Dead crow in Farragut Crossing tests positive for West Nile Virus
When Angela Baakko, a Farragut Crossing resident, looked outside and saw a “black hump” in her backyard, she knew it shouldn’t be there.
“It just looked out of place,” she said.
The dead crow she found in her yard Aug. 24 tested positive for West Nile Virus.
“I’ve just known for a long time any kind of dead bird’s not good and I could tell it was fresh and it didn’t look like anything was wrong with it. So I just Googled ‘Knox County’ and ‘dead birds’ and came across the health department website and called the number,” Baakko said. “They instructed me to preserve it and save it if I could. I was able to since I had some cooling packs and I happened to have a Styrofoam cooler. My son gets refrigerated medicines, so I happened to have that, so I packed it up and they came by the next morning and picked it up.
“They sent that off for testing and I spoke with them [Sept. 7] about the results and they told me it did test positive for West Nile,” she added. “One of my kids is immunosuppressed from a transplant, so I’m always listening for things out there.
He’s doing great. He had a heart transplant when he was 6 weeks old, but you’d never know it by looking at him.”
“When we find a bird, we try to concentrate on that area to reduce the adult population of mosquitos,” said Ronnie Nease, director of Environmental Health for Knox County Health Department. Mosquitos will feed on the bird and then they could get the virus from the bird and transfer it to a human. ... They’re kind of a host. They have the potential to transfer it to a human.”
Should the residents of Farragut Crossing be concerned?
“The main thing is to continue to be vigilant and wear their repellent or long sleeves and long pants when outdoors,” Nease said.
“They need to also tip and toss any water they can find,” he added, “because any water is a breeding site. An example would be now that school is back in, there could be toys left outside, little wading pools … anything that retains water.”
Looking back, “West Nile Virus has been in Knox County for years and years — since 2000,” Nease said. “What we’re trying to do by spraying is reduce the incident of adult mosquitos biting a person.”
Knox County officials were scheduled to spray in Farragut Crossing, weather permitting, Tuesday evening, Sept. 12, Nease added. “… We go down the street and it goes about 50 feet. It’s a very environmentally-safe spray. The process we’re using is a CDC protocol.
“The latest lab report has confirmed the presence of West Nile virus in Culex mosquitoes in the ... West Kingston Pike area of West Knox County,” stated a Sept. 8 press release from Katharine Killen, community relations director for KCHD. “… The Farragut Crossing area of Farragut and the Turkey Creek area of West Knoxville have each had a crow or jay test positive for WNV.”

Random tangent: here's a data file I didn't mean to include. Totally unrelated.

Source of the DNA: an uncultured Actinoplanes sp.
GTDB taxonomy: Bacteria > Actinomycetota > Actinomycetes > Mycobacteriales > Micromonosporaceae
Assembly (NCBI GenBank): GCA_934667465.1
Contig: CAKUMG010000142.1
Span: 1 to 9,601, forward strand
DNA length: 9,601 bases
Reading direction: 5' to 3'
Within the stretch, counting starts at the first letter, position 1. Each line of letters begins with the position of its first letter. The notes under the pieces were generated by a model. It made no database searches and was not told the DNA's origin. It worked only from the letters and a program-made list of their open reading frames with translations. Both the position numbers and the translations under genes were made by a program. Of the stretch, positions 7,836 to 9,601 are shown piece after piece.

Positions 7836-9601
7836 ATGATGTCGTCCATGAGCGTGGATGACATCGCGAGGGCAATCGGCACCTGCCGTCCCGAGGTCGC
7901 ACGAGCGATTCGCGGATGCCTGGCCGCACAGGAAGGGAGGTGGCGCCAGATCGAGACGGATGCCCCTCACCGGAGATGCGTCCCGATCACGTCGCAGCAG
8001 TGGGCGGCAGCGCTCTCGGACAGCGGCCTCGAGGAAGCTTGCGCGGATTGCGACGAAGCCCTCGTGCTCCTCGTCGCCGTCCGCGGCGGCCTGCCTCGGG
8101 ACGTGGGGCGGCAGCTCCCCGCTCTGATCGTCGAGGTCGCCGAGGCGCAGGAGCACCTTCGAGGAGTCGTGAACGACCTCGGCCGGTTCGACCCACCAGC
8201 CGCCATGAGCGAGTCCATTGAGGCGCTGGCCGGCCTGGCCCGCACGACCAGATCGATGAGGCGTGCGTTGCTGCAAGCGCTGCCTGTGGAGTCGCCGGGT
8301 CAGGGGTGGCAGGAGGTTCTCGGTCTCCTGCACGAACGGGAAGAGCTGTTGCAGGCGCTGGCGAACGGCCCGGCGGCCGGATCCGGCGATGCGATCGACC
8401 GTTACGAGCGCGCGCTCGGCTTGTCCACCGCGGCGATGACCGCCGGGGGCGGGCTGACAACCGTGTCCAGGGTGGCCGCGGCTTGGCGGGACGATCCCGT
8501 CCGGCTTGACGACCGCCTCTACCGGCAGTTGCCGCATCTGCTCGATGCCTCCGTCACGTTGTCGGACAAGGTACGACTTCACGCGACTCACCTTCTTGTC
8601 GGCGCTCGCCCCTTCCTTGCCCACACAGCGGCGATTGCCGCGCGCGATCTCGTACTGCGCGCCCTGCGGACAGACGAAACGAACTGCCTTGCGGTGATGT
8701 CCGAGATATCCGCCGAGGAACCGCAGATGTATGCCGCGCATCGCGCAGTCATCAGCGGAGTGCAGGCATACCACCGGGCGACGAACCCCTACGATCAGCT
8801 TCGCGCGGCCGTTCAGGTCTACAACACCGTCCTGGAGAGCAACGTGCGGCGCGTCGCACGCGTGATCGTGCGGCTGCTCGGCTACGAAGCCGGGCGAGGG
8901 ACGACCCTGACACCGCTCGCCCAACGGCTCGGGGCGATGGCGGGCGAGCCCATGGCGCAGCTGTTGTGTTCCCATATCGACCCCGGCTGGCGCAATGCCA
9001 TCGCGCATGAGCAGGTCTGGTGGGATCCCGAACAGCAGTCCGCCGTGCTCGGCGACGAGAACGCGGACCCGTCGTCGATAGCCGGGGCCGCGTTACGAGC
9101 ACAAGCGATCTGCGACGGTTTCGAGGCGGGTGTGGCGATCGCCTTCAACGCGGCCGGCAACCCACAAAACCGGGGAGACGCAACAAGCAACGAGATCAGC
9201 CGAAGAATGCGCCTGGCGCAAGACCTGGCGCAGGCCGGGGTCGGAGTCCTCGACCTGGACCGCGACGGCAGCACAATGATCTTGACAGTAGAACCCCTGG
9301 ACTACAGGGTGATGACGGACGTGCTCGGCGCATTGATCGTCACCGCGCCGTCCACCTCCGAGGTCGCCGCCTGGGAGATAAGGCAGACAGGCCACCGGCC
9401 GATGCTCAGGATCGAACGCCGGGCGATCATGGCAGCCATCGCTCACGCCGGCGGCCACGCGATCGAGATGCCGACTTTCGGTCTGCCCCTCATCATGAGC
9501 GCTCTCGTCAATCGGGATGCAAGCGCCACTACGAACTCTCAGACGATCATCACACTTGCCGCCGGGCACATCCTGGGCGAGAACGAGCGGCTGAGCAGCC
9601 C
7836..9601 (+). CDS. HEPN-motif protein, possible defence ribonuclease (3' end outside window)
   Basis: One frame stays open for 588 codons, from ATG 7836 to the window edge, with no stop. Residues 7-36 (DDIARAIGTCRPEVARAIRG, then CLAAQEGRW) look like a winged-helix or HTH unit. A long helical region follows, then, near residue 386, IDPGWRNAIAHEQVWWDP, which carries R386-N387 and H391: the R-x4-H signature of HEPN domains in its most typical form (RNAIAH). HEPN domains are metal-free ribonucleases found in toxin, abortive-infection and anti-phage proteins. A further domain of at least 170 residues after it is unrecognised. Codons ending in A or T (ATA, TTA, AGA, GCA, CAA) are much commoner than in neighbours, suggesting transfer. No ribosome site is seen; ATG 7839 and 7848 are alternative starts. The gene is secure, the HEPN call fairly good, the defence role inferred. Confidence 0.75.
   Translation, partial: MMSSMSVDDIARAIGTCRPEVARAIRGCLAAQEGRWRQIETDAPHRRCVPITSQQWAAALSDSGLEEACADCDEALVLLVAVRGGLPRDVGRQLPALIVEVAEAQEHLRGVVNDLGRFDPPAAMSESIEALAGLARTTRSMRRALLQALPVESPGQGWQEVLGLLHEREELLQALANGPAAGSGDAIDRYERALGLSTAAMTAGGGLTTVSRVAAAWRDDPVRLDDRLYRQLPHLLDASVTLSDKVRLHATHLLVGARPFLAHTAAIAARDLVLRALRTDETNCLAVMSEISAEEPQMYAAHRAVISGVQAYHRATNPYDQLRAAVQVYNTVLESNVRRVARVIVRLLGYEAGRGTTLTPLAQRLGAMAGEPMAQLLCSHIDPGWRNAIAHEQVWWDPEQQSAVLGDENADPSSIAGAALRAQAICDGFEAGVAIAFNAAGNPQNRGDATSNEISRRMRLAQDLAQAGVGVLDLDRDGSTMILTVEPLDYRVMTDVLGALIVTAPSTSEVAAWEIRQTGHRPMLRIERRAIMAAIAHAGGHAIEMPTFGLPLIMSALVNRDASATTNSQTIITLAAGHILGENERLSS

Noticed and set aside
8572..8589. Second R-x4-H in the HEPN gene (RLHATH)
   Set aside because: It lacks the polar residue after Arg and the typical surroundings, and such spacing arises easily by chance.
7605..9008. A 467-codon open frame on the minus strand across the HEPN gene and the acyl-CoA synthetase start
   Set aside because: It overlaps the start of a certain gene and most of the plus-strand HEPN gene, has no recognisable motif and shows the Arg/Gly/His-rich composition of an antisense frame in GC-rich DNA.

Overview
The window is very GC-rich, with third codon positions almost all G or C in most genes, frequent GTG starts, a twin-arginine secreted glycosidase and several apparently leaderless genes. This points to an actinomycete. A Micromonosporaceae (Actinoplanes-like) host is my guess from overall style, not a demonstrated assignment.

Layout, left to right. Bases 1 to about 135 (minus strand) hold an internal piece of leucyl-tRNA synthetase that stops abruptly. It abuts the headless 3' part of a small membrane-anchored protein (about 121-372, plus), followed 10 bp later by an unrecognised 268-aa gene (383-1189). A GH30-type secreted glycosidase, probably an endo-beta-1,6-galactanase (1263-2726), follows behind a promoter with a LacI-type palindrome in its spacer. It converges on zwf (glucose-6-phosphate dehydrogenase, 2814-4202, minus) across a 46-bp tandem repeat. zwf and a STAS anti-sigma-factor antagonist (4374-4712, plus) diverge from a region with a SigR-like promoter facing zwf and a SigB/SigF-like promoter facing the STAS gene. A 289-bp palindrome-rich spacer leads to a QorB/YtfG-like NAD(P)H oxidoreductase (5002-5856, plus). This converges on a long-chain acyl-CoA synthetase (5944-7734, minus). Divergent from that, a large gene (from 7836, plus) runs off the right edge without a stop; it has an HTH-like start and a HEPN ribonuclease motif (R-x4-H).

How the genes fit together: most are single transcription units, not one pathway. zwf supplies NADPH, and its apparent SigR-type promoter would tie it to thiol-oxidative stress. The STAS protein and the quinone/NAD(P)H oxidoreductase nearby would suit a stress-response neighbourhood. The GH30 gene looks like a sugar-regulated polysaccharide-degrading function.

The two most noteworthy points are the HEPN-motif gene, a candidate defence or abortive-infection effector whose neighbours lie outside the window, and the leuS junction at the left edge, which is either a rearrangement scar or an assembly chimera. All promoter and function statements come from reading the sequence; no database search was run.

“Crows and jays do not transmit West Nile to humans, but they get it from mosquitoes just like we do,” Nease stated in the release. “Like mosquitoes, crows and jays are part of the CDC protocol for West Nile virus surveillance. They are considered a sentinel or an indicator of the presence of the virus in an area; it’s not uncommon for us to have a West Nile-positive bird.
“While there is no evidence that a person can get infected from handling live or dead infected birds, it’s important to always avoid bare-hand contact with any dead animal,” Nease added. “If you must pick up a dead bird, use gloves or an inverted plastic bag to place the bird in a garbage bag.”
Areas in and near Farragut scheduled for treatment Tuesday, Sept. 12:
Farragut Crossing area: Farragut Crossing; Belleaire Drive; Vista Trail; Mountain View Road; Crestview Road; Bantry Lane; Harrow Road to Midhurst Drive; Midhurst Drive from East Kingsgate Road to Bantry Lane; East Kingsgate Road; Peterson Road; Byron Lane; Keats Lane; Dorcee Lane and Newgate Drive. Follow-up spraying is scheduled for Tuesday, Sept. 26, weather permitting.
Turkey Creek area: Gates Mill Drive; Glen Willow Drive; Lake Meadow Drive; Briar Gates
Lane from Glen Iris Lane to Gates Mill Drive; Bancroft Lane; Glen Iris Lane; Woodland Trace Drive; Timberhill Court; Matthews Cove Lane; and Fords Cove Lane.
Follow-up spraying is scheduled for Tuesday, Sept. 26, weather permitting.
West Kingston Pike area: Hayfield Road; Crowfield Road; all roads connected to Crowfield Road; Triplett Lane; Redmont Lane; Highlander Way; Franklin Hills Boulevard; Windemeer Lane; Hampton Court; Capital Drive; Fox Road to Capital Drive; Perimeter Park Road; Sherway Road; and Sherlake Lane. Follow-up spraying is scheduled for Tuesday, Sept. 26, weather permitting.